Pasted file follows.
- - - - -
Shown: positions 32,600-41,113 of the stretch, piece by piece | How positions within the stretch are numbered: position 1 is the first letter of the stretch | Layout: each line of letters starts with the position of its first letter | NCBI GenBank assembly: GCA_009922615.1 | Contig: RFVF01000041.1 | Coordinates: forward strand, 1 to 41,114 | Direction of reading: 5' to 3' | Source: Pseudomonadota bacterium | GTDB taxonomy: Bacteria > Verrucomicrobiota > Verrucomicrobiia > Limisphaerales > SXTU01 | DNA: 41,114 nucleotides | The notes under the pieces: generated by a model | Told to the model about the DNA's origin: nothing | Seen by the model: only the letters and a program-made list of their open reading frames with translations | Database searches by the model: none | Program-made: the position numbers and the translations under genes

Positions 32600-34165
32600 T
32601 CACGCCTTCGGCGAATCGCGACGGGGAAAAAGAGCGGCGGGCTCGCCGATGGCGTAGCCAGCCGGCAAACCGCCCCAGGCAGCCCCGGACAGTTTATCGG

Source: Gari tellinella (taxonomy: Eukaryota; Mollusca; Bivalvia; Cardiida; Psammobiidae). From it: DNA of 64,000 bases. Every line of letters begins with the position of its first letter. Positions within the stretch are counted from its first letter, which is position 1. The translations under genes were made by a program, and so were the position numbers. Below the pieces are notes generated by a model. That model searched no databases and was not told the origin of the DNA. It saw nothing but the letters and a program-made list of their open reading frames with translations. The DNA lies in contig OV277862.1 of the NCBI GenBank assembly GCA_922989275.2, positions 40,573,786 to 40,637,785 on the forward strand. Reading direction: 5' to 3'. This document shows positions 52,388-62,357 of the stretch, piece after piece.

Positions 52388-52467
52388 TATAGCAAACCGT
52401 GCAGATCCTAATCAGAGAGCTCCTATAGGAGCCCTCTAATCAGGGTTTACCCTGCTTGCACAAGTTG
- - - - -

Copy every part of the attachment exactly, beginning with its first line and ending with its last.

Shown: positions 32,600-41,113 of the stretch, piece by piece | How positions within the stretch are numbered: position 1 is the first letter of the stretch | Layout: each line of letters starts with the position of its first letter | NCBI GenBank assembly: GCA_009922615.1 | Contig: RFVF01000041.1 | Coordinates: forward strand, 1 to 41,114 | Direction of reading: 5' to 3' | Source: Pseudomonadota bacterium | GTDB taxonomy: Bacteria > Verrucomicrobiota > Verrucomicrobiia > Limisphaerales > SXTU01 | DNA: 41,114 nucleotides | The notes under the pieces: generated by a model | Told to the model about the DNA's origin: nothing | Seen by the model: only the letters and a program-made list of their open reading frames with translations | Database searches by the model: none | Program-made: the position numbers and the translations under genes

Positions 32600-34165
32600 T
32601 CACGCCTTCGGCGAATCGCGACGGGGAAAAAGAGCGGCGGGCTCGCCGATGGCGTAGCCAGCCGGCAAACCGCCCCAGGCAGCCCCGGACAGTTTATCGG

Source: Gari tellinella (taxonomy: Eukaryota; Mollusca; Bivalvia; Cardiida; Psammobiidae). From it: DNA of 64,000 bases. Every line of letters begins with the position of its first letter. Positions within the stretch are counted from its first letter, which is position 1. The translations under genes were made by a program, and so were the position numbers. Below the pieces are notes generated by a model. That model searched no databases and was not told the origin of the DNA. It saw nothing but the letters and a program-made list of their open reading frames with translations. The DNA lies in contig OV277862.1 of the NCBI GenBank assembly GCA_922989275.2, positions 40,573,786 to 40,637,785 on the forward strand. Reading direction: 5' to 3'. This document shows positions 52,388-62,357 of the stretch, piece after piece.

Positions 52388-52467
52388 TATAGCAAACCGT
52401 GCAGATCCTAATCAGAGAGCTCCTATAGGAGCCCTCTAATCAGGGTTTACCCTGCTTGCACAAGTTG